Following a recent conference of foreign security and law enforcement agencies, the head of Russia’s State Security Service, the FSB, made the surprising announcement that Russia and the United States have resumed cooperation on cybersecurity.
“We are maintaining working contacts by our experts and special unit heads with the Central Intelligence Agency, the Federal Bureau of Investigation and the Drug Enforcement Agency,” said Gen. Alexander Bortnikov, noting that such contacts should always occur, regardless of the foreign policy situation.
Behind-the-scenes cooperation with the Trump administration, particularly when it comes to cybercrime and terrorism, is a theme the Kremlin likes to push onto center stage every so often. And according to our sources there is indeed some consultation at a practical level, but for Washington’s intelligence professionals it’s a very delicate, very dangerous game, complicated enormously by the inclinations and prejudices of President Donald J. Trump.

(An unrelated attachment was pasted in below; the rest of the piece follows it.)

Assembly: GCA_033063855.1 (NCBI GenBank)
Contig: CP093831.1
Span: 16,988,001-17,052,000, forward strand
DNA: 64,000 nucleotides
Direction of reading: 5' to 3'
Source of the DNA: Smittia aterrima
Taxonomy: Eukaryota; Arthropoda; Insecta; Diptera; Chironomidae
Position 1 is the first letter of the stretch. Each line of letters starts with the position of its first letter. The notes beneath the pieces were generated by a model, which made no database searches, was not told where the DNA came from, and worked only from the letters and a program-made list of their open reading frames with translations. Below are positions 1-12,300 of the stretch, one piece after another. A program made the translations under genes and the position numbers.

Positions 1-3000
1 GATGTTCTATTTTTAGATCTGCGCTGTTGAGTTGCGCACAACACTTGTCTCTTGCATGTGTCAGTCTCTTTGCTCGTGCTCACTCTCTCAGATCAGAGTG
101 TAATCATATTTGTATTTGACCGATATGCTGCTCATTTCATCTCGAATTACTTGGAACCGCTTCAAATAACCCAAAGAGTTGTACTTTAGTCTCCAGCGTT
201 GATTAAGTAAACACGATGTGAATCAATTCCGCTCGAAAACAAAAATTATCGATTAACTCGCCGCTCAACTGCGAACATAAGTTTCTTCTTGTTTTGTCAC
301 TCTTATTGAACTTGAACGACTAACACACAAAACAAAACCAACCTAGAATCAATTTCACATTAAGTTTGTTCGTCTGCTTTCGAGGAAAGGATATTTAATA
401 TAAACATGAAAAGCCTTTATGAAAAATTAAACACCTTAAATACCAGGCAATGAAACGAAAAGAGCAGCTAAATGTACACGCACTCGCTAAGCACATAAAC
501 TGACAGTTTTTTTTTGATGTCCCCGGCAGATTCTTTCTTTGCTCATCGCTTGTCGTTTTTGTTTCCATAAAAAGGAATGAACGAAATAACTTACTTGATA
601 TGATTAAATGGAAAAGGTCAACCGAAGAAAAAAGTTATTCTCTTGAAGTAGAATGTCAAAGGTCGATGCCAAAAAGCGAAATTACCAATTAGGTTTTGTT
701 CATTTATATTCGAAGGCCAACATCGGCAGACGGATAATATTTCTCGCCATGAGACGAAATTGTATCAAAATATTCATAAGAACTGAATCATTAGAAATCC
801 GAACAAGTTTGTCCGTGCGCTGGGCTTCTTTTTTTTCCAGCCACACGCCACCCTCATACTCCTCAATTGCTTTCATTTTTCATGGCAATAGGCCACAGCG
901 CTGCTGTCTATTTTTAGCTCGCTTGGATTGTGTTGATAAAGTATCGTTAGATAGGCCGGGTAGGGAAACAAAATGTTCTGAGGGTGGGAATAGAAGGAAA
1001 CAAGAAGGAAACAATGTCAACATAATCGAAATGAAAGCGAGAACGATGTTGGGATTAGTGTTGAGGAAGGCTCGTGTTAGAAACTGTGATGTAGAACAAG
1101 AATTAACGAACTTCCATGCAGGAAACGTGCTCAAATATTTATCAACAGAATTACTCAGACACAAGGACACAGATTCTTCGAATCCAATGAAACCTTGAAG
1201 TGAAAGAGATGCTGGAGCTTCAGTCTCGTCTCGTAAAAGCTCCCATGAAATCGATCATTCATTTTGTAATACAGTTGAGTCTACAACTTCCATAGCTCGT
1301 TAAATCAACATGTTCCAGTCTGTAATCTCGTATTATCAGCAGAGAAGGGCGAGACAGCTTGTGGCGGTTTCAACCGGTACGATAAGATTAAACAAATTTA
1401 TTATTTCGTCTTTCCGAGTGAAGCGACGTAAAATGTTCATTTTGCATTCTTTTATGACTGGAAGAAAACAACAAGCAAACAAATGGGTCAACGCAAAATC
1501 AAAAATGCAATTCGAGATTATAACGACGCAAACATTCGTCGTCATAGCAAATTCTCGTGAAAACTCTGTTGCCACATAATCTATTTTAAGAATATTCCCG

In response to queries about Bortnikov’s statement, spokespersons for both the CIA and the DEA told The Daily Beast that they had no comment, and the FBI has not responded at all.
Michael Daniel, CEO of the Cyber Threat Alliance, who was coordinator of cybersecurity strategy on President Barack Obama’s National Security Council from 2012 to 2017, commented in an email to The Daily Beast that “the U.S. and Russia do have some areas of common interest in cybersecurity where limited cooperation might be beneficial,” and cited the exchange of information on cybercriminals who target both Americans and Russians. Daniel cautioned, however, that “given Russia’s interference in our electoral process and other on-going conflicts between our countries, any cybersecurity engagement would necessarily be limited.”